New Delhi: The expected initiation of criminal charges against an Indian citizen for conspiring to assassinate a Sikh leader in New York, has compelled India’s intelligence agency Research Analysis Wing (RAW) to shut down operations at its stations in the North America for the first time since 1968, says a report by ThePrint.
According to Kashmir Media Service, federal prosecutors in Manhattan, New York, said Nikhil Gupta, 52, worked with the Indian government employee, whose responsibilities included security and intelligence, on the plot to assassinate New York City resident, identified as Gurpatwant Singh Pannun, who advocated for creation of Khalistan – a sovereign Sikh state by separating Punjab from India.
RAW has been in a spotlight globally especially after Canadian Prime Minister Justin Trudeau in September announced that Indian government agents were involved in the killing of Sikh leader, Hardeep Singh Nijjar, in Surrey city of the British Columbia province of Canada in June.
India angrily denied the charges and demanded that Canada – which expelled RAW’s station chief – furnish evidence. Ottawa said it shared proof with allies, but will not release it publicly.
A recent Reuters report quoted Indian intelligence officials and analysts as saying that the killing of Nijjar has also raised concerns that RAW will come under greater global monitoring. Reuters reported that it spoke to four retired and two serving Indian security and intelligence officials familiar with RAW who said the agency was galvanised to play a more assertive international role after the 2008 Mumbai attacks that left 166 people dead. The officials spoke on condition of anonymity to discuss sensitive matters.
Four officials said that RAW expanded its reach in Western nations gradually after 2008. One current official cited India’s failure to secure the extradition of a US citizen convicted of involvement in the Mumbai attack as a key motivation for RAW to step up its covert operations in the West.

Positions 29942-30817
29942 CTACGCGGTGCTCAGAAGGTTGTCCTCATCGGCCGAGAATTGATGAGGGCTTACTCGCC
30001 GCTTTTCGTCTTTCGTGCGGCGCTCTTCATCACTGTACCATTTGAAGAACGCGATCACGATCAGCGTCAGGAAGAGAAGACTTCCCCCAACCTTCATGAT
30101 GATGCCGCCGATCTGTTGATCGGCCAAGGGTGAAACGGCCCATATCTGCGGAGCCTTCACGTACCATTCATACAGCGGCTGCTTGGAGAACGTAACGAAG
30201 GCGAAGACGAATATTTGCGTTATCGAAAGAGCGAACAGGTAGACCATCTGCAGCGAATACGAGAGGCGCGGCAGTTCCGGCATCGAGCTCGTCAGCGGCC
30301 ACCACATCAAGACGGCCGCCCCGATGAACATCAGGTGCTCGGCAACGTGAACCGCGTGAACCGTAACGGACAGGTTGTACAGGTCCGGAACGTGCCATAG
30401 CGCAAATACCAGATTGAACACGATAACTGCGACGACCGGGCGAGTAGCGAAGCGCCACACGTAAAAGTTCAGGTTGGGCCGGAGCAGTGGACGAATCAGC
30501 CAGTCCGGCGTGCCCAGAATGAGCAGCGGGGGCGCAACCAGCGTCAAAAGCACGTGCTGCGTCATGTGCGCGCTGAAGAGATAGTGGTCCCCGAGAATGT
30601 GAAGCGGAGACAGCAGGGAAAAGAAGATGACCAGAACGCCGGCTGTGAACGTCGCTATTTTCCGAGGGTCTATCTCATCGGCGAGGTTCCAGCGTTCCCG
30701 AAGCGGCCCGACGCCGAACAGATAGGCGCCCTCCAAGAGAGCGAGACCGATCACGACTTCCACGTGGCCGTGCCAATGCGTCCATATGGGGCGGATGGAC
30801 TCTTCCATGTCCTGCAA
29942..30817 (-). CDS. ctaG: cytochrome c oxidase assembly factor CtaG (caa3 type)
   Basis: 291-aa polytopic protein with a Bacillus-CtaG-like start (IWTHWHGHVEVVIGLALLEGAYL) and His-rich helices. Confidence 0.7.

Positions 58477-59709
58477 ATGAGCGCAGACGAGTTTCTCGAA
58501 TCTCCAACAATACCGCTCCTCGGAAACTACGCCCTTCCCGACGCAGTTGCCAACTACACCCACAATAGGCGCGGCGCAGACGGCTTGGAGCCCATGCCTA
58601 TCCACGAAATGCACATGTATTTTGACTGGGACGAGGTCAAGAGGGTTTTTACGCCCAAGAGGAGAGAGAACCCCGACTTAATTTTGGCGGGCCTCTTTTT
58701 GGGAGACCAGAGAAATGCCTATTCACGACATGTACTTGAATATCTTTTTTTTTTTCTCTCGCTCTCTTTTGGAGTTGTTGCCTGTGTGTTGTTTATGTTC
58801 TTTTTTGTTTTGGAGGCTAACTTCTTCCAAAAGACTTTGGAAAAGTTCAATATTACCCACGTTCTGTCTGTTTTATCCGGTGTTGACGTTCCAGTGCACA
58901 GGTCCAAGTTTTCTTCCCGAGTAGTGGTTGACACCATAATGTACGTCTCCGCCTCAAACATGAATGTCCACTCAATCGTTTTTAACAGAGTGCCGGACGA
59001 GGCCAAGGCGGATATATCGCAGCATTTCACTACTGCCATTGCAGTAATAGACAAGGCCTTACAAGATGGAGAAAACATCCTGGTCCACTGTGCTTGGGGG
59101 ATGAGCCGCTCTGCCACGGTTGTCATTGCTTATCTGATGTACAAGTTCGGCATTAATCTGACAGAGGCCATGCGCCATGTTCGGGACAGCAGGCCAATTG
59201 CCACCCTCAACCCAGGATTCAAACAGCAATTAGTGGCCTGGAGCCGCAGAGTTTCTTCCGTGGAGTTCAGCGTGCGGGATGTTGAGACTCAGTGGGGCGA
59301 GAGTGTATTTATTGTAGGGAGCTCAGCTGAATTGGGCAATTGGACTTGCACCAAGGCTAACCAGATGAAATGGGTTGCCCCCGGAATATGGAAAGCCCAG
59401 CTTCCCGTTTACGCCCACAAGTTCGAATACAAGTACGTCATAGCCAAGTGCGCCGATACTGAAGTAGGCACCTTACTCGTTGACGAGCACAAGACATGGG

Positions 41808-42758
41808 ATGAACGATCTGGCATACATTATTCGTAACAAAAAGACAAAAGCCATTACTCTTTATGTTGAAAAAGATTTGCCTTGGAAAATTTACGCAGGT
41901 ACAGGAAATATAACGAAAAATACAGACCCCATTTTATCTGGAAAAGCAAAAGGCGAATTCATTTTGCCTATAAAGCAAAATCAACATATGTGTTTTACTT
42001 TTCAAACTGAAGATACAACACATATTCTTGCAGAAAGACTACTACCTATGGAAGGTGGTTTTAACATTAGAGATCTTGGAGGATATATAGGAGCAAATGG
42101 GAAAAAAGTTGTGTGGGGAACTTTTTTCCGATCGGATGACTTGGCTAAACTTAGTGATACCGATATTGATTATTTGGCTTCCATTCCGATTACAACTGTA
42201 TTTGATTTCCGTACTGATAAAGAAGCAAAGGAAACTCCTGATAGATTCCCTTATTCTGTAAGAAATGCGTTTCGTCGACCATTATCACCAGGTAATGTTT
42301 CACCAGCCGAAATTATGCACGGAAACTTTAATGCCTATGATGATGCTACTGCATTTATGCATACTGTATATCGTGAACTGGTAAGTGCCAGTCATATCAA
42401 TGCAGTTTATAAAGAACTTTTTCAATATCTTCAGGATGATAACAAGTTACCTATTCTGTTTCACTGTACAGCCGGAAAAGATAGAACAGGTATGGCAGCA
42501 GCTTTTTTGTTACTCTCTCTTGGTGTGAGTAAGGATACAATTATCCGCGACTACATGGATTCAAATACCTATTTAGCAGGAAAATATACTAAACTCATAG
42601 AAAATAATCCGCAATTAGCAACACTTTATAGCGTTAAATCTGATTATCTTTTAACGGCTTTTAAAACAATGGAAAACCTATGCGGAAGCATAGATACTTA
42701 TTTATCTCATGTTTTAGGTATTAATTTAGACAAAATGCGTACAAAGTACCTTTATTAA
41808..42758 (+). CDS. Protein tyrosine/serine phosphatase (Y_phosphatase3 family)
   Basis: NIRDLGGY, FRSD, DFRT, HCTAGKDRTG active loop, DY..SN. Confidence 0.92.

Pakistan had also last week voiced concern over the alarming expansion of India’s covert operations, including espionage and extraterritorial assassinations, on a global scale, condemning these actions as blatant violations of international law.
Providing insights into subsequent events, ThePrint report, citing intelligence sources, revealed that two high-ranking RAW officers were asked to depart from their posts in major Western cities earlier this summer. The publication said it withheld the names of the two officers as both remain in service with the agency.
“Expelling the officers was part of a series of moves intended to signal anger against what the United States, Canada and the United Kingdom saw as violations of the unwritten conventions which govern the operations of RAW in those countries,” the report added. It said the officers were the head of the RAW station in San Francisco and the second-in-command of its operations in London, the sources said.
“The shuttering of RAW’s stations in San Francisco and Washington DC, coming on the back of the publicly-declared expulsion of its station chief in Ottawa, Pavan Rai, has left the agency unrepresented in North America for the first time since it was founded during the tenure of Prime Minister Indira Gandhi in 1968,” according to the report.
It said prosecutors in the US claimed that alleged drug dealer Nikhil Gupta was offered up to $150,000 by an individual claiming to work for the Indian intelligence services to arrange the murder of an unnamed Khalistan lawyer and activist.
ThePrint quoted its sources as saying that the US officials told interlocutors in New Delhi that RAW conspired to assassinate top Khalistan activist and lawyer Pannun. It also reported that the expulsion of the RAW officer in San Francisco was done with an apprehension that the US would not cooperate with Indian intelligence if the agency continued offensive operations in the West.
ThePrint report said, British intelligence had voiced unhappiness on several occasions over the increasing involvement of RAW in Sikh diasporic politics in the country under former chief Goel, a Punjab-cadre IPS officer who served in operations against Khalistan terrorists before joining RAW.
The report also quoted an unnamed senior RAW officer as saying “if the problem really escalates, the ambassador or high commissioner might be involved, but things have never gone this far.”